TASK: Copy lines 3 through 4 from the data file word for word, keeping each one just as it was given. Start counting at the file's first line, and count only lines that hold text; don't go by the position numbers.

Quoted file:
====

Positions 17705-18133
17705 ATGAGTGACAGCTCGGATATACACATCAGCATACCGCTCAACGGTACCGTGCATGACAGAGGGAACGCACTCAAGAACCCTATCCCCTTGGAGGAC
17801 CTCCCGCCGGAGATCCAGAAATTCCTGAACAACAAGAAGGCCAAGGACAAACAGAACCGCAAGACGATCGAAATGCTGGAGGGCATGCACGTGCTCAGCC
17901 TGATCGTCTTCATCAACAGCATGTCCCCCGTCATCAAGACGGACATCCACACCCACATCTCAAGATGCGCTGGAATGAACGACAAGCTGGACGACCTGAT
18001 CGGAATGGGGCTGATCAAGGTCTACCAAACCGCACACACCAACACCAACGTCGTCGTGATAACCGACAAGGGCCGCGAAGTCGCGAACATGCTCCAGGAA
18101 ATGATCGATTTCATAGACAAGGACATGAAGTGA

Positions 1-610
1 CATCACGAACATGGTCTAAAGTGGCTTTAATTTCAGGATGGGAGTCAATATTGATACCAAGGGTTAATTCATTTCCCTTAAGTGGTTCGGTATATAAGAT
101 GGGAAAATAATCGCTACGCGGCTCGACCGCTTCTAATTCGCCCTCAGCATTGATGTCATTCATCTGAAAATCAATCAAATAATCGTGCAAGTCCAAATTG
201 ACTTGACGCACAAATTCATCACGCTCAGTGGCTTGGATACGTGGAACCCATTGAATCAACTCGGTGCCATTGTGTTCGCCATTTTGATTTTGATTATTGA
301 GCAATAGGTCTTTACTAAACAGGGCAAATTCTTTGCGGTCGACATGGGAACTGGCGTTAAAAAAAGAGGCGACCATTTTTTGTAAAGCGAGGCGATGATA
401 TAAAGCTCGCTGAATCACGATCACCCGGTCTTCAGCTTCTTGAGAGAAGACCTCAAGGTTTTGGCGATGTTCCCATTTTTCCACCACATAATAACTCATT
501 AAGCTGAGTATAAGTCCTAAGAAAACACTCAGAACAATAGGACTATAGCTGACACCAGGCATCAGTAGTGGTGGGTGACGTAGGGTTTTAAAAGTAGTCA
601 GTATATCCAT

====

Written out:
17801 CTCCCGCCGGAGATCCAGAAATTCCTGAACAACAAGAAGGCCAAGGACAAACAGAACCGCAAGACGATCGAAATGCTGGAGGGCATGCACGTGCTCAGCC
17901 TGATCGTCTTCATCAACAGCATGTCCCCCGTCATCAAGACGGACATCCACACCCACATCTCAAGATGCGCTGGAATGAACGACAAGCTGGACGACCTGAT